Sept 4 (Reuters) - Here is a snapshot of Reuters news about the crisis in Syria:
* President Barack Obama issues a blunt challenge to sceptical U.S. lawmakers to approve his plan for a military strike on Syria, saying they would put America's international prestige and their own credibility at risk if they did not.
* U.S. Senate Foreign Relations Committee may delay a vote on an authorization for the use of military force in Syria that was expected on Wednesday, aides to committee members say, after some senators said they were unhappy with its wording.
* Russian President Vladimir Putin says U.S. Congress has no right to approve the use of force against Syria without a decision from the U.N. Security Council, and that doing so would be an "act of aggression". He also accuses U.S. Secretary of State John Kerry of lying to Congress about al Qaeda's role in the Syrian conflict.
* Putin says Russia may approve a military operation in Syria - if Damascus is proven to have carried out chemical weapons attacks, but he says such an operation could only be conducted with U.N. approval. At the same time, Putin says Russia will fulfill its arms contracts with Syria.
* Obama says he hopes Putin will change his position on Syria. "I'm always hopeful, and I will continue to engage him," he told a news conference in Sweden.
* Former Syrian Defence Minister General Ali Habib, a prominent member of President Bashar al-Assad's Alawite sect, has defected and is now in Turkey, a senior member of the opposition Syrian National Coalition tells Reuters. Habib would be the highest-ranking Alawite figure to break with Assad since the uprising against his rule began in 2011.
* The Syrian refugee crisis may worsen if there is no international reaction in response to the alleged chemical weapons attack last month, Turkey's Foreign Minister Ahmet Davutoglu says.
* Turkish Prime Minister Tayyip Erdogan reiterates that Turkey will take part in any international coalition against Syria, but stops short of saying whether that would include military action.
* France's Prime Minister Jean-Marc Ayrault says that if there is no response to the chemical attack in Syria it risks sending Iran the wrong message on its nuclear programme.
* British Prime Minister David Cameron says he believes the Syrian government will use chemical weapons against its own people again if the United States steps back from taking military action against it.
* The U.S. Congress, which votes largely along party lines on most issues, is displaying a different kind of split in the debate over Syria: Experienced lawmakers who support Obama's plans for military action are lining up against more skeptical and rebellious newcomers mostly from the ideological edges of both parties.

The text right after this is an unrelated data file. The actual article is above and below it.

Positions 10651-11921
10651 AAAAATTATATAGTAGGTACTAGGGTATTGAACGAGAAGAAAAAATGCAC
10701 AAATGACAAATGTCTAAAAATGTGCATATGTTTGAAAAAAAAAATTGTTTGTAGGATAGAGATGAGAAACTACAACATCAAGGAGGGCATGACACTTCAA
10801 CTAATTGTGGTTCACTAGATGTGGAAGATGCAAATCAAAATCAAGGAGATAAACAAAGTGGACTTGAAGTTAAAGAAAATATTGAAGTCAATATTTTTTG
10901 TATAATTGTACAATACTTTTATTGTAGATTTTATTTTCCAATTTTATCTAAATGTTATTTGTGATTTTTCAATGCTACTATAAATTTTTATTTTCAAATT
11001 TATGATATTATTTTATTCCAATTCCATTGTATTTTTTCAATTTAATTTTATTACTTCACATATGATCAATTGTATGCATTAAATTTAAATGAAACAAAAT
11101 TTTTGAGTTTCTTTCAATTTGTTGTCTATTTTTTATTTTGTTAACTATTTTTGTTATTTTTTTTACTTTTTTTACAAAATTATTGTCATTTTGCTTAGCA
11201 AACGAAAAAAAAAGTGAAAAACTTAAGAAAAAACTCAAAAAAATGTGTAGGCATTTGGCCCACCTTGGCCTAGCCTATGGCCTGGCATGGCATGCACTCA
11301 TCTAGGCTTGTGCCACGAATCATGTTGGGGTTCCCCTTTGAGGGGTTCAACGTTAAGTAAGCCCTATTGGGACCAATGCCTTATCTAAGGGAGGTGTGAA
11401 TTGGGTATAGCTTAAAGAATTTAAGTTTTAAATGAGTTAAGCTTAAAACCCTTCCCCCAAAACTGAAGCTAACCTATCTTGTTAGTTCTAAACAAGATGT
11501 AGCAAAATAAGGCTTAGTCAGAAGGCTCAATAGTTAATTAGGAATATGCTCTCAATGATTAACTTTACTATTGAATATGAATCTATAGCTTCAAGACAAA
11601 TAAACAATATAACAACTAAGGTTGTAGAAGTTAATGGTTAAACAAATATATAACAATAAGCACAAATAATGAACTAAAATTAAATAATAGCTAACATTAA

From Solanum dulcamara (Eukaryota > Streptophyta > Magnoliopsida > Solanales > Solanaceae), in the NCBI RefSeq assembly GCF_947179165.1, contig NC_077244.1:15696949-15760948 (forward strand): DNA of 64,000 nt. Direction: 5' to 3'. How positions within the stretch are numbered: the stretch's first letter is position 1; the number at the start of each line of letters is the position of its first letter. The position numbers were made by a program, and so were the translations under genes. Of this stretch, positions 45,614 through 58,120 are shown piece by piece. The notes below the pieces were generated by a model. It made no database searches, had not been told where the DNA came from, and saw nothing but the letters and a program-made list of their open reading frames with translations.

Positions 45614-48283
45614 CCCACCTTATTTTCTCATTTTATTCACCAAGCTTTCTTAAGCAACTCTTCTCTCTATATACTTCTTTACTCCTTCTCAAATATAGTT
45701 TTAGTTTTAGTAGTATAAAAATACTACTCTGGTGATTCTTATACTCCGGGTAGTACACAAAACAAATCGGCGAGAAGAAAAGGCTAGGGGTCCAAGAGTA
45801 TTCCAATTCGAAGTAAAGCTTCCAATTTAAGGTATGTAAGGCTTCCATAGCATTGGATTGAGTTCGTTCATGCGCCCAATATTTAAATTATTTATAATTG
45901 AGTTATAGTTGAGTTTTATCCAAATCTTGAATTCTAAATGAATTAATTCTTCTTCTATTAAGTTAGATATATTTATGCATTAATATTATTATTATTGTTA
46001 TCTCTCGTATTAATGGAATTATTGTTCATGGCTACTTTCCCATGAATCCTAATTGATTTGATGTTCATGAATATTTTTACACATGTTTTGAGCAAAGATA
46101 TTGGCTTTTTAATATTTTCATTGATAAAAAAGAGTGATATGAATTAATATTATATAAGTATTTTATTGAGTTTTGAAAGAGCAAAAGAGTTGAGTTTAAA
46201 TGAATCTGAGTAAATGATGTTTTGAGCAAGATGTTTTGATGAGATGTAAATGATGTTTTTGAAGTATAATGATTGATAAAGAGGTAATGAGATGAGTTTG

* Shifts of power and money - led by capital flight from emerging markets - and gaping divisions over Syria will test the resolve of G20 leaders when they meet in Russia's second city of St Petersburg this week.
* "My credibility is not on the line. The international community's credibility is on the line. And America and Congress' credibility is on the line, because we give lip service to the notion that these international norms are important." - U.S. President Barack Obama
* "Anything that is outside the U.N. Security Council is aggression, except self-defence. Now what Congress and the U.S. Senate are doing in essence is legitimising aggression. This is inadmissible in principle." - Russian President Vladimir Putin
* "The Middle East is a powder keg and the fire is approaching ... We shouldn't just talk about a Syrian response, but what will happen after the first strike. Everybody will lose control of the situation when the powder keg blows." - Syrian President Bashar al-Assad
* U.S. stocks rise as a rally in technology shares lifts the Nasdaq, though investors remain focused on whether there will be a Western-led military attack against Syria.
* Dollar hovers near a six-week peak against a basket of currencies, as encouraging U.S. economic data reinforces expectations that the Federal Reserve will cut back its stimulus this month. The greenback gained against the euro for a sixth straight session and was also sought for its status as a safe-haven on uncertainty surrounding a possible attack on Syria.
* Brent crude falls below $115 a barrel as prospect of an immediate U.S. military strike on Syria fades.
* Gold falls nearly two percent as investors cash in ahead of a crucial non-farm report that will give clues on the timing for the Federal Reserve's tapering, and on speculation that a U.S. strike on Syria is not imminent.
* Obama due in Russia for a two-day G20 summit that starts on Thursday. (Compiled by David Brunnstrom)